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Eliminate We/They

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How we communicate matters. When we model positive and respectful communication, we set the example and expectation for how to interact in our organization. When we practice the opposite approach, we establish a culture of blame. Quint Studer, the founder of Studer Group says, “One of the most damaging characteristics in a company’s culture is called We/They. It can be a silent killer of both performance and culture. It’s difficult to pinpoint, and without proper training, it can run rampant in your organization without a leader or an owner’s knowledge.” When any leader criticizes a senior leader, he or she gains favor with the employees at the expense of the senior leader. Employees begin to lose trust in the direction of the organization. The next time the senior leader needs employees to be responsive, they may resist, which jeopardizes the organization’s ability to achieve its goals.


A We/They culture occurs when someone positions themselves in a positive light by making someone else “the bad guy.” This occurs when there is a situation that may not have a pleasant or appealing outcome and the leader choses to place blame, rather than own the situation and work through a solution. If this is the norm in an organization, people will do this so routinely that it becomes second nature. We/They is often used to gain favor with those who report to us or to have others feel sorry for us. 

Communication using We/They breeds distrust in an organization and its leaders. If you use another person or the organization as an excuse, you hurt your own standing as an employee or leader. This type of culture also reinforces “victimhood.” We/They can cause a complete breakdown in teamwork and significantly reduces mutual respect. It raises anxiety because it leads employees to think leaders are not effective. When leaders model this negative method of communication, they give employees permission to do the same. Communicating in this way slowly destroys any positive steps in performance and culture. We/They is counterproductive and is misaligned with what most companies aspire to achieve through their mission, vision, and values.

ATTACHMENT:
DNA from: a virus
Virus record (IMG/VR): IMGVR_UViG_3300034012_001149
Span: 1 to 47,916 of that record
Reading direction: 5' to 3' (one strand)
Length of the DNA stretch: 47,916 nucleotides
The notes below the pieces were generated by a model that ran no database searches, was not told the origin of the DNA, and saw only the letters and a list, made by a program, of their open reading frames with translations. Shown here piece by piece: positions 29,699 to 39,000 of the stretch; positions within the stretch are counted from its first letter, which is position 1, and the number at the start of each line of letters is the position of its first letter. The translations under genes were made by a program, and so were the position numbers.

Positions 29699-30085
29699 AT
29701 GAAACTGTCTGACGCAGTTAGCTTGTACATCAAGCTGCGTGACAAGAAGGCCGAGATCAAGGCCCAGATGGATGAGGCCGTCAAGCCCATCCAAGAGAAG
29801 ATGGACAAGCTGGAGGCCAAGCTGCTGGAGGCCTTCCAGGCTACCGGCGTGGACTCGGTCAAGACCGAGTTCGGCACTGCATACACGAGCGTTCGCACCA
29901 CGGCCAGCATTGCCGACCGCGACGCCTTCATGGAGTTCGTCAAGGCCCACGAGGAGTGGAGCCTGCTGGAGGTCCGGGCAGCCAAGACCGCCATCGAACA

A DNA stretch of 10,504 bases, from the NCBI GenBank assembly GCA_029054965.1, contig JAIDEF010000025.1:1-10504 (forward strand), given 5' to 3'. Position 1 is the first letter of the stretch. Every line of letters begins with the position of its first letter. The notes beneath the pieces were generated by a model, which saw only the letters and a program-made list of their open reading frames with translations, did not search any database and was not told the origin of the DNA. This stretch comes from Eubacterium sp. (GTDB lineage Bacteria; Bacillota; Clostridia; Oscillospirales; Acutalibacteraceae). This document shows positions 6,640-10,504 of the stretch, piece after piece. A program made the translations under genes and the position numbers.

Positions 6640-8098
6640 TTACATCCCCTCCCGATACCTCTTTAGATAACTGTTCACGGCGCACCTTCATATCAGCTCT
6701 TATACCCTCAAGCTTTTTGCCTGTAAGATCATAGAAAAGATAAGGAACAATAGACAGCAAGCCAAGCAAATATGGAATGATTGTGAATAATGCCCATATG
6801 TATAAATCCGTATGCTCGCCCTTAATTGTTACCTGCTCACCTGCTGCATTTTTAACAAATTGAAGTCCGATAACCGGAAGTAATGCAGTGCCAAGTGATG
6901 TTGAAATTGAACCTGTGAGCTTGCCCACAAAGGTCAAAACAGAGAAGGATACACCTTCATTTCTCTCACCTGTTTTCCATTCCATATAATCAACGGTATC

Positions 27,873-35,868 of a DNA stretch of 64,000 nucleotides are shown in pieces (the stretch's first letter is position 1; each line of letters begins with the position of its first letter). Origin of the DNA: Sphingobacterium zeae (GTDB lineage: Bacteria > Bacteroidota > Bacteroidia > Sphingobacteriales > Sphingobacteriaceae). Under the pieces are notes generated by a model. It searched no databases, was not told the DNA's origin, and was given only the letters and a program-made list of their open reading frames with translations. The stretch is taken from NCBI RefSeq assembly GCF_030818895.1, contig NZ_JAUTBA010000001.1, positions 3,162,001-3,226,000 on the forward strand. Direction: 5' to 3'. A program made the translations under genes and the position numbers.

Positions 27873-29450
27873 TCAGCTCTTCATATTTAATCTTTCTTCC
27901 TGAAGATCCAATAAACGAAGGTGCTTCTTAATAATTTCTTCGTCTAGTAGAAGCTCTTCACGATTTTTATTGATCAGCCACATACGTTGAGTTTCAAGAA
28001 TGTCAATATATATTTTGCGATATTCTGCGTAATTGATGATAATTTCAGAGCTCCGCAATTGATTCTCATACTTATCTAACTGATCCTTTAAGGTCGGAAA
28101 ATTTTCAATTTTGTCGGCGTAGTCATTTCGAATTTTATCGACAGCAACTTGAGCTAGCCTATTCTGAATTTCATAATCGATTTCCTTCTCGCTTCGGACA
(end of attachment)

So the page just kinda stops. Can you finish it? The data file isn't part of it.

Examples of We/They Include:

  • Well, I wish we could all have raises, but Administration says no.
  • I would have an answer, but I still haven’t heard from…
  • I’ve called human resources 3 times; they never return their calls…
  • That was the supervisor’s decision, not mine…
  • I’m sorry that we have to cut the position, but there’s nothing we can do about it, now.
  • The Board is so tight with our funds…
  • Yeah, we get lots of complaints about _____ (that person, that department…)


Break the We/They Habit

We/They is easy to do and often undetected. Bringing the practice to light and learning how to spot statements that paint others in a negative light is the first step to eliminating We/They from your organization. Model the expectation of eradication by admitting when you We/They throughout the week. The team will respect this open reflection and be more willing to hold themselves accountable.

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